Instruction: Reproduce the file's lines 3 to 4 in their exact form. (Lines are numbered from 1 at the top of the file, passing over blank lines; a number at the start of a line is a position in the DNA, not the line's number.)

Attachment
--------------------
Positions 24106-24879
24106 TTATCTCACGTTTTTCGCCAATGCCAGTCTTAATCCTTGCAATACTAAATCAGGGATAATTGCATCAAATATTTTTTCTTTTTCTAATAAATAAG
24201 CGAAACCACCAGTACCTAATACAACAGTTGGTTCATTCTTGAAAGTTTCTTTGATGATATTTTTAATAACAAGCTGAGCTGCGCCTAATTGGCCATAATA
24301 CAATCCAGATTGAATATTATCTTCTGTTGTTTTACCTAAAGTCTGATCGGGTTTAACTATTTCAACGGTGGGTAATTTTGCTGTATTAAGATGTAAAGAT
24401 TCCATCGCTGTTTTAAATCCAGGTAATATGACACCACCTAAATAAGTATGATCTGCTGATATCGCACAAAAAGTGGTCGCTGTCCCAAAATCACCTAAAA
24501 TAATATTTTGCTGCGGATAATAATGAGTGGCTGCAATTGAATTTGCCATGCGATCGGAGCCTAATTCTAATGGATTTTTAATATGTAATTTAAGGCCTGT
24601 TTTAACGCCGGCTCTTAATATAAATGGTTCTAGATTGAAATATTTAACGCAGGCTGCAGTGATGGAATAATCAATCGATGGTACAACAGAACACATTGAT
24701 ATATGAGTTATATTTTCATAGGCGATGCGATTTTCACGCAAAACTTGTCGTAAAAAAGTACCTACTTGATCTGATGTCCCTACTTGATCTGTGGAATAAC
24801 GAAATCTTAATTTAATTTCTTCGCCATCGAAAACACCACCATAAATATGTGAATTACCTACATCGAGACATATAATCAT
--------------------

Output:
24201 CGAAACCACCAGTACCTAATACAACAGTTGGTTCATTCTTGAAAGTTTCTTTGATGATATTTTTAATAACAAGCTGAGCTGCGCCTAATTGGCCATAATA
24301 CAATCCAGATTGAATATTATCTTCTGTTGTTTTACCTAAAGTCTGATCGGGTTTAACTATTTCAACGGTGGGTAATTTTGCTGTATTAAGATGTAAAGAT